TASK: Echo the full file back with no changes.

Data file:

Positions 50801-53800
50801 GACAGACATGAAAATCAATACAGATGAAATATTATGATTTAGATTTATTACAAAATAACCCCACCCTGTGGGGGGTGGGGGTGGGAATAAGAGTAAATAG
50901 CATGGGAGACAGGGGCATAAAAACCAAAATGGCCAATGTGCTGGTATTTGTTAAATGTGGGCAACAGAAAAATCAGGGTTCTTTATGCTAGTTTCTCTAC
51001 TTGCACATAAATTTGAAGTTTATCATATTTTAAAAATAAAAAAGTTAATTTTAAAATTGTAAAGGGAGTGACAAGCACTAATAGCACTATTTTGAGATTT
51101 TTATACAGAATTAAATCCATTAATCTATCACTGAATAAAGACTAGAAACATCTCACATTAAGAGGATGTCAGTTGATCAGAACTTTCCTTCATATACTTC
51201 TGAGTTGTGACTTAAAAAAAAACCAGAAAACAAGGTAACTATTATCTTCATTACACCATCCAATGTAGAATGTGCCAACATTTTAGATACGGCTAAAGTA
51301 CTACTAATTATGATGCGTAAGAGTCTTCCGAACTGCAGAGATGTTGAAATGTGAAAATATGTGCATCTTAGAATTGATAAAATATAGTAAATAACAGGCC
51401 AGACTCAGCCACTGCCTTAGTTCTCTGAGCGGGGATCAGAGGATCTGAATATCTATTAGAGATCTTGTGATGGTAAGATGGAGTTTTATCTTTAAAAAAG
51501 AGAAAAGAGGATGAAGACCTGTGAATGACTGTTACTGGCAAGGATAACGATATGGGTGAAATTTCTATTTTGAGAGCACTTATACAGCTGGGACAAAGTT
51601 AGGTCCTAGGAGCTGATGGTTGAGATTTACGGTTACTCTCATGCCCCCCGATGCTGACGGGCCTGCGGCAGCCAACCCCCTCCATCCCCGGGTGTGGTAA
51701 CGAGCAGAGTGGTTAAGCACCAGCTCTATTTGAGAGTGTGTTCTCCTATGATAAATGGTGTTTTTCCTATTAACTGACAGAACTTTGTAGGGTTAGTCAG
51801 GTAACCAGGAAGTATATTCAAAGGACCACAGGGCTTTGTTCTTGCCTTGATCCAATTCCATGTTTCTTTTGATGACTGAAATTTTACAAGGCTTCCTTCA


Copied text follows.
Positions 50801-53800
50801 GACAGACATGAAAATCAATACAGATGAAATATTATGATTTAGATTTATTACAAAATAACCCCACCCTGTGGGGGGTGGGGGTGGGAATAAGAGTAAATAG
50901 CATGGGAGACAGGGGCATAAAAACCAAAATGGCCAATGTGCTGGTATTTGTTAAATGTGGGCAACAGAAAAATCAGGGTTCTTTATGCTAGTTTCTCTAC
51001 TTGCACATAAATTTGAAGTTTATCATATTTTAAAAATAAAAAAGTTAATTTTAAAATTGTAAAGGGAGTGACAAGCACTAATAGCACTATTTTGAGATTT
51101 TTATACAGAATTAAATCCATTAATCTATCACTGAATAAAGACTAGAAACATCTCACATTAAGAGGATGTCAGTTGATCAGAACTTTCCTTCATATACTTC
51201 TGAGTTGTGACTTAAAAAAAAACCAGAAAACAAGGTAACTATTATCTTCATTACACCATCCAATGTAGAATGTGCCAACATTTTAGATACGGCTAAAGTA
51301 CTACTAATTATGATGCGTAAGAGTCTTCCGAACTGCAGAGATGTTGAAATGTGAAAATATGTGCATCTTAGAATTGATAAAATATAGTAAATAACAGGCC
51401 AGACTCAGCCACTGCCTTAGTTCTCTGAGCGGGGATCAGAGGATCTGAATATCTATTAGAGATCTTGTGATGGTAAGATGGAGTTTTATCTTTAAAAAAG
51501 AGAAAAGAGGATGAAGACCTGTGAATGACTGTTACTGGCAAGGATAACGATATGGGTGAAATTTCTATTTTGAGAGCACTTATACAGCTGGGACAAAGTT
51601 AGGTCCTAGGAGCTGATGGTTGAGATTTACGGTTACTCTCATGCCCCCCGATGCTGACGGGCCTGCGGCAGCCAACCCCCTCCATCCCCGGGTGTGGTAA
51701 CGAGCAGAGTGGTTAAGCACCAGCTCTATTTGAGAGTGTGTTCTCCTATGATAAATGGTGTTTTTCCTATTAACTGACAGAACTTTGTAGGGTTAGTCAG
51801 GTAACCAGGAAGTATATTCAAAGGACCACAGGGCTTTGTTCTTGCCTTGATCCAATTCCATGTTTCTTTTGATGACTGAAATTTTACAAGGCTTCCTTCA